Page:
Comptroller Peter Franchot

Franchot flips out over standardized testing contract

Gov. Hogan said, "I share a lot of concerns that the comptroller has with respect to Pearson, PARCC, and over-testing. We still think we're over-tested." Hogan noted that he had signed into a law a commission to study and make recommendations about the amount of testing in public schools. "Everything [Franchot] said, I agree with," Hogan said. But "if we don't do it, it could be worse."

Baltimore aerial photo by the Greater Baltimore Committee

Adding 9,200 jobs in July gives Marylanders reason to celebrate, economist says

Job numbers released on Friday (Aug. 21) gave Marylanders a reason to celebrate this past July’s activity. The revision of the June job numbers moved figures from an initial loss of 6,200 jobs between May and June to a loss of 3,400 jobs. However, July preliminary job estimates reported a 9,200 job increase from June to July.
Maryland’s economy has grown significantly since July 2014, adding an estimated 53,700 jobs to payrolls.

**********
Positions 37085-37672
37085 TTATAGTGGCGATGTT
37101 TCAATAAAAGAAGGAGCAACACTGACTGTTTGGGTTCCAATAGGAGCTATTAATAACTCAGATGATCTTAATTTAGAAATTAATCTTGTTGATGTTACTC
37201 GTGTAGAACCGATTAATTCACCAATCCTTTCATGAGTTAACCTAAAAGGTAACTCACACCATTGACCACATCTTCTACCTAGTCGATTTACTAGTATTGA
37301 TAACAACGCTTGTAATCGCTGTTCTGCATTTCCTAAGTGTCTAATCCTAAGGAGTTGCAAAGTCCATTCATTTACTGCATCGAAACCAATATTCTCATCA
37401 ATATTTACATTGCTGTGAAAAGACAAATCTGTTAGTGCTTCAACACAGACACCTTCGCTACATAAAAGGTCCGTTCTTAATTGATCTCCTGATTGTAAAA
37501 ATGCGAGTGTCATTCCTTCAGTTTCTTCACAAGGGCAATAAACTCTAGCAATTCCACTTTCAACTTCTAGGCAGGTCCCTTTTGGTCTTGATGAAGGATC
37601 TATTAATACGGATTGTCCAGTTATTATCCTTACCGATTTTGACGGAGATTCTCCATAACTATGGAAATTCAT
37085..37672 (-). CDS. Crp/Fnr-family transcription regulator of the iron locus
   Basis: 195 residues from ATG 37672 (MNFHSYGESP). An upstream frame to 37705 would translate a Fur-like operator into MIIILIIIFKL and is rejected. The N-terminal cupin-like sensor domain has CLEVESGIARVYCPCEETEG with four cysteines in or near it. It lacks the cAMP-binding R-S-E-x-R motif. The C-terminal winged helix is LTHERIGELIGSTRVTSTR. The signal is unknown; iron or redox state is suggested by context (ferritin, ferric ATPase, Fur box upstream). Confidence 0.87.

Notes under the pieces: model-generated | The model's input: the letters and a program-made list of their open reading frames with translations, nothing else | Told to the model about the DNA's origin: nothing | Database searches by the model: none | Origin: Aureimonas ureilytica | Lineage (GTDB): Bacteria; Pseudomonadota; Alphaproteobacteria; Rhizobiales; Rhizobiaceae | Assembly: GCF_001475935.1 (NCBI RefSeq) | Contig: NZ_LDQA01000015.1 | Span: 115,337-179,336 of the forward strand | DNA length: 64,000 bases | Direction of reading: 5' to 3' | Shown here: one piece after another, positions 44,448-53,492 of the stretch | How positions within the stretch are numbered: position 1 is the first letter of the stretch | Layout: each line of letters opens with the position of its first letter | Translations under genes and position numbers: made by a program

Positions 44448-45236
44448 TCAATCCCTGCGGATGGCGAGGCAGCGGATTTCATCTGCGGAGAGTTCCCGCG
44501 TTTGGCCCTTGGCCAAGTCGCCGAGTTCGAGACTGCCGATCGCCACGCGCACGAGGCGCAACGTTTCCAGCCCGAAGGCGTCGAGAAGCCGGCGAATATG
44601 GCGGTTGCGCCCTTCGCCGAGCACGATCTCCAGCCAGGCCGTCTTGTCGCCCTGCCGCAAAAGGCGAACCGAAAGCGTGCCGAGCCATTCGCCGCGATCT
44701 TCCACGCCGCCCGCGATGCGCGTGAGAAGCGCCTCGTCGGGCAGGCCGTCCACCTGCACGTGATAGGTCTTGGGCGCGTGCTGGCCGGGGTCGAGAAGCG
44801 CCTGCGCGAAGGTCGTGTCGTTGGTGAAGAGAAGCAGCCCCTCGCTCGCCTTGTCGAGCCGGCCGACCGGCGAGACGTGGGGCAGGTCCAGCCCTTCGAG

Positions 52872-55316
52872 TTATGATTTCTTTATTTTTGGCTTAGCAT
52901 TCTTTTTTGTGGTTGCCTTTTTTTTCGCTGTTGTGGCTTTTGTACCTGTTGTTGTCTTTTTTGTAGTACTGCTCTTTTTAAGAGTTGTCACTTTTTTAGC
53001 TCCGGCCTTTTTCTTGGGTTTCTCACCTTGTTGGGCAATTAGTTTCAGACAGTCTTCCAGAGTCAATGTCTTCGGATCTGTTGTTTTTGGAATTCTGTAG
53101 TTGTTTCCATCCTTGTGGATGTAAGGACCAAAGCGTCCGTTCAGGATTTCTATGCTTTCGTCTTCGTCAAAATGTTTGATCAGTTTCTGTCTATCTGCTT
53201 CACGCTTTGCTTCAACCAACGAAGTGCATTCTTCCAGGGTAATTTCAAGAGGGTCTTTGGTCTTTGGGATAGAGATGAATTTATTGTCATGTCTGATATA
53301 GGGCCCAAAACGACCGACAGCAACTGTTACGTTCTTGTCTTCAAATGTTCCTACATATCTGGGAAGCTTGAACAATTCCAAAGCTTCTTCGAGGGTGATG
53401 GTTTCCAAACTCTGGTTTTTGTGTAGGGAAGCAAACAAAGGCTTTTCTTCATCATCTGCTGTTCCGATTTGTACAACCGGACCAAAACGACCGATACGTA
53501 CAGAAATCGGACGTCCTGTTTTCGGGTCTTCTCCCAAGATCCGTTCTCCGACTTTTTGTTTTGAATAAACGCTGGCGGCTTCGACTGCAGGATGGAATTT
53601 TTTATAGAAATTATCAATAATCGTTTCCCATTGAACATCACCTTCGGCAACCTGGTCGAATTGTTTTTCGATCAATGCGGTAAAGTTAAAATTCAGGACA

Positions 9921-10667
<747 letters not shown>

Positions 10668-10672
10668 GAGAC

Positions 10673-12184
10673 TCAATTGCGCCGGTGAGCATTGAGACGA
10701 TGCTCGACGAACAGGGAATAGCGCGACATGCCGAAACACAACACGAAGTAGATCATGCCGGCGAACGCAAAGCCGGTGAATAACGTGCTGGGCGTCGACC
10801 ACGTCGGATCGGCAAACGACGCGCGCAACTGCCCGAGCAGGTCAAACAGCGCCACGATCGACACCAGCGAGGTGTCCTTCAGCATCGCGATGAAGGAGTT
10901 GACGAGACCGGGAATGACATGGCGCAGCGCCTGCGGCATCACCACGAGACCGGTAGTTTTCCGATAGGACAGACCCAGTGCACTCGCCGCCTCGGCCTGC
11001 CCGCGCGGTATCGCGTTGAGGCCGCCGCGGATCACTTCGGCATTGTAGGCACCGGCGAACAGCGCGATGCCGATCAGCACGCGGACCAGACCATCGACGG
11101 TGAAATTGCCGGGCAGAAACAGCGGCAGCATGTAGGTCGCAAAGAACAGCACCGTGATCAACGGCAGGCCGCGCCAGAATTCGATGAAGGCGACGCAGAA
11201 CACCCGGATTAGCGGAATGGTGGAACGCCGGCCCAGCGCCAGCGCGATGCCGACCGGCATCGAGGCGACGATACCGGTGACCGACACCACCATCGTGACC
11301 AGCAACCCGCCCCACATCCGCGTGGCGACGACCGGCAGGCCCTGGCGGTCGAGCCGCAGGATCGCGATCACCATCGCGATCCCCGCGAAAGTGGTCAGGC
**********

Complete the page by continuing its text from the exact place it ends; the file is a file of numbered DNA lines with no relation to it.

Laptop computer by mmole on Flickr

Md. savings on new standardized school tests are questioned

This fall, as Maryland schools enter a third year using the Common Core curriculum, state education leaders are touting a trend toward big savings on annual testing. But out in the field, some in local districts say they are not so sure about the thrift.

Housing Secretary Ken Holt, left, addresses MACo session, with Economic Development Secretary Mike Gill, right, and Sen. Ed Kasemeyer, moderator.

Rascovar: Hogan’s Holt Problem

Maryland Housing Secretary Ken Holt may be a nice guy, a financial expert, a former member of the House of Delegates from Baltimore County, a cattle rancher and a breeder of thoroughbred race horses, but he has turned himself into a giant liability for Maryland Gov. Larry Hogan, Jr.

Gov. Larry Hogan and cabinet members meet with the members of Maryland's congressional delegation in March.

Questioning Md. Democrats’ new found religion on redistricting reform

Professor Todd Eberly writes: In response to Gov. Hogan's call for redistricting reform, Democratic members of Maryland's congressional delegation have argued instead for national reform. Forgive me for not placing much stock in Maryland Democrats' new found redistricting faith. Rather I think they are calling for national reform in an effort to provide cover for state Democrats who don't want to give up the power to pick and choose their voters.